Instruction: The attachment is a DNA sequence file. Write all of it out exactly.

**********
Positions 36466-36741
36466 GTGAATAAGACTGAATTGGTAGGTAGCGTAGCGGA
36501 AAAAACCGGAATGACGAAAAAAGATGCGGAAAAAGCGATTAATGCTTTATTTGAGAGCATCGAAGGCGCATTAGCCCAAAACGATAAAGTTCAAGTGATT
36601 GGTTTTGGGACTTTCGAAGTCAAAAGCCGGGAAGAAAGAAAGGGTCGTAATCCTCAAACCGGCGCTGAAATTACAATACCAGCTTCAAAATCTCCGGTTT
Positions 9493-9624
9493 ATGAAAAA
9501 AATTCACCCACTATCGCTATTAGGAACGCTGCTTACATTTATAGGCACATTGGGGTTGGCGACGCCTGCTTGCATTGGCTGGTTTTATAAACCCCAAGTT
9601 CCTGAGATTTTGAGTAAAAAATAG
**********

Positions 36466-36741
36466 GTGAATAAGACTGAATTGGTAGGTAGCGTAGCGGA
36501 AAAAACCGGAATGACGAAAAAAGATGCGGAAAAAGCGATTAATGCTTTATTTGAGAGCATCGAAGGCGCATTAGCCCAAAACGATAAAGTTCAAGTGATT
36601 GGTTTTGGGACTTTCGAAGTCAAAAGCCGGGAAGAAAGAAAGGGTCGTAATCCTCAAACCGGCGCTGAAATTACAATACCAGCTTCAAAATCTCCGGTTT
Positions 9493-9624
9493 ATGAAAAA
9501 AATTCACCCACTATCGCTATTAGGAACGCTGCTTACATTTATAGGCACATTGGGGTTGGCGACGCCTGCTTGCATTGGCTGGTTTTATAAACCCCAAGTT
9601 CCTGAGATTTTGAGTAAAAAATAG